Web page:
Lebanon to File Protest With Security Council Over Israeli Blockade

The Lebanese government decided Monday to protest to the U.N. Security Council over Israel's blockade of the country and call on it to force Israel to lift the siege.

The government move came two days after Lebanese legislators began an open-ended sit-in at the Parliament building to protest the Israeli blockade of Beirut's airport and the country's seaports, which began two days after fighting erupted on July 12 between Israeli troops and Hezbollah guerrillas.

Israel says it is not required under the cease-fire resolution to lift its blockade until Lebanese borders and points of entry are secured to prevent weapons shipments to Hezbollah. It wants a U.N. peacekeeping force deploying in the south to also take positions on the Lebanese-Syrian border to stop shipments — but the force is not mandated to deploy there.

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"The Cabinet has decided to file a complaint with the Security Council against Israel for its continued blockade of Lebanon, its violation of international resolutions ... and its insistence to challenge the international will," Information Minister Ghazi Aridi told reporters after a special Cabinet meeting.

The Cabinet also urged Security Council member states to condemn Israel and force it to implement Resolution 1701, Aridi said, referring to the U.N. resolution that ended 34 days of fighting between Israel and Hezbollah on Aug. 14.

Despite the air blockade, a Qatar Airways plane landed at Beirut airport on Monday carrying 142 passengers, the first commercial flight from the Gulf country to Lebanon since the war. Though company officials said the plane flew without Israeli permission, Israel said it had agreed to the flight and that more were expected.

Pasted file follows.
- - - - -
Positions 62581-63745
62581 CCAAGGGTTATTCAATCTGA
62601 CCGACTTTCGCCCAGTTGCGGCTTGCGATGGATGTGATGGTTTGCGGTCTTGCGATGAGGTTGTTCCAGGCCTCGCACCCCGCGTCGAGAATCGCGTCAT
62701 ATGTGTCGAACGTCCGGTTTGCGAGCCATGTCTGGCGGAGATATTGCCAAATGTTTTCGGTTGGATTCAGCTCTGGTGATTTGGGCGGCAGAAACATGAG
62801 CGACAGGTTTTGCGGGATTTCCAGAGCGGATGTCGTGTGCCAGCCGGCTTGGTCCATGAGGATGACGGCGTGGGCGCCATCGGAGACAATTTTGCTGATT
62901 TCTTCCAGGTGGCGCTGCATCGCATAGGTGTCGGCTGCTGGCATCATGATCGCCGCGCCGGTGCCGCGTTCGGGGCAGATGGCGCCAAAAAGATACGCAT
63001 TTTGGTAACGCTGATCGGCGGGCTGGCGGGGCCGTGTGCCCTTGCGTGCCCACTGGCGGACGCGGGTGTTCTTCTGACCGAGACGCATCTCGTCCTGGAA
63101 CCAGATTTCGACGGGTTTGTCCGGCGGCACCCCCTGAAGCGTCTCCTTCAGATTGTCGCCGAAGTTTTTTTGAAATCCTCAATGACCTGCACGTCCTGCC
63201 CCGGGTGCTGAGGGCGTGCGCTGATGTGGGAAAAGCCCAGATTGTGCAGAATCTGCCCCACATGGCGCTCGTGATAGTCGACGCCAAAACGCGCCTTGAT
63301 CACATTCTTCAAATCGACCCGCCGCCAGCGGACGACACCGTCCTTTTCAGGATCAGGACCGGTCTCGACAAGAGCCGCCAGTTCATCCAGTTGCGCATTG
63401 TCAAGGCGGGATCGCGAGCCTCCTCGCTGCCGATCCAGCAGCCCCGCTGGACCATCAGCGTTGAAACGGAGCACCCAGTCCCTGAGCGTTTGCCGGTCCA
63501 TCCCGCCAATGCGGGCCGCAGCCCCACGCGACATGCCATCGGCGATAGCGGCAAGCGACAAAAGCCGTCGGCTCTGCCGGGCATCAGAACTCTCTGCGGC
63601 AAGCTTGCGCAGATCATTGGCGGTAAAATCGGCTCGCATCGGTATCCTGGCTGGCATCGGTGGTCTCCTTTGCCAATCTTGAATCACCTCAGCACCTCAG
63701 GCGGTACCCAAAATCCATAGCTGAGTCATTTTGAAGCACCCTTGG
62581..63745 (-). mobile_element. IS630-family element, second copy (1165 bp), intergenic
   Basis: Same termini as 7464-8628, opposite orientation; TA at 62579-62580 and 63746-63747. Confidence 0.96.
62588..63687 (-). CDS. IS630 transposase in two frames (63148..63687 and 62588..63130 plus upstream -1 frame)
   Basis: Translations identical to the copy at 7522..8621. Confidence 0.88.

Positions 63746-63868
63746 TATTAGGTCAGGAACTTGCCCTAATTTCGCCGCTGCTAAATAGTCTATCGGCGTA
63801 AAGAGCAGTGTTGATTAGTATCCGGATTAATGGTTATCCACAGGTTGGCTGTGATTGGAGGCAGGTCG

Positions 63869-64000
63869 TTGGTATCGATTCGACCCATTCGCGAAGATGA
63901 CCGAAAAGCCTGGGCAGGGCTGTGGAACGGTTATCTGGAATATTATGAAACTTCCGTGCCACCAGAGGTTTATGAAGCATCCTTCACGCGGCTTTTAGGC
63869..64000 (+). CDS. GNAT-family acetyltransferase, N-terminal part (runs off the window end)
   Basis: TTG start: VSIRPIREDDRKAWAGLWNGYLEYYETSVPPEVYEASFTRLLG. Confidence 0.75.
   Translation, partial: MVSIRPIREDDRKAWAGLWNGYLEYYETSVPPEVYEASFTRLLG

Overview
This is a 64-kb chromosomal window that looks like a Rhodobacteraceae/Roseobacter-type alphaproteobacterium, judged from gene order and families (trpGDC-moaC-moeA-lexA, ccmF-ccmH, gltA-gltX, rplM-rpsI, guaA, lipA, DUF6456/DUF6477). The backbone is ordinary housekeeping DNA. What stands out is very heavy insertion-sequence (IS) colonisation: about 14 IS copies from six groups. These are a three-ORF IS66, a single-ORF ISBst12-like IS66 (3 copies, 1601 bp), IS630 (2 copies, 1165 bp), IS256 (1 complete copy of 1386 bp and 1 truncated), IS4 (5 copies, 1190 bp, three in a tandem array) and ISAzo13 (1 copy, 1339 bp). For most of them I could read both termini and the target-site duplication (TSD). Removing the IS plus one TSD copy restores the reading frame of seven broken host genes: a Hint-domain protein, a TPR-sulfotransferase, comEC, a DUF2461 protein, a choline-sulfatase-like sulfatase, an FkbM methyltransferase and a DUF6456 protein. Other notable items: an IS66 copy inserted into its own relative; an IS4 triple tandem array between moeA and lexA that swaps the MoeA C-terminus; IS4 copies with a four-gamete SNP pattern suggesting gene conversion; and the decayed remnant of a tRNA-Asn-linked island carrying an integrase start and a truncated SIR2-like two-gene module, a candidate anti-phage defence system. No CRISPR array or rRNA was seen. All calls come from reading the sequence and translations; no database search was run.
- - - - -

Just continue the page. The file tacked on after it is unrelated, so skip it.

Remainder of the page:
Israel launched a massive offensive in Lebanon after Hezbollah guerrillas snatched the two soldiers in a cross-border raid on July 12.

Resolution 1701 calls, among other things, on Israel to lift its sea and air blockade of Lebanon. Israel says the restrictions are necessary to prevent Hezbollah from rearming, while Lebanon says they hamper the delivery of food and medical supplies and put a damper on attempts to revive its badly battered economy.

Currently, Israel allows only Lebanese and Jordanian commercial flights to land in Beirut, on condition they make a stop in Amman before proceeding to the Lebanese capital. It has permitted flights carrying food and medical supplies from Egypt and Jordan to land in the Lebanese capital. Ships cleared by the Israelis are allowed entry to Lebanese seaports.

President Emile Lahoud urged the United Nations on Monday to act quickly to end the Israeli blockade.

"The Security Council must meet as soon as possible to take a decision in order for Israel to end its blockade," Lahoud told reporters before entering the Cabinet meeting.

As a result of the Israeli siege, Lebanese Finance Minister Jihad Azour said Lebanon was losing about US$40 million daily in customs and added value tax revenues and commercial business.

On Saturday, Parliament Speaker Nabih Berri urged Arab planes and ships to break the Israeli blockade, describing it as a "military aggression."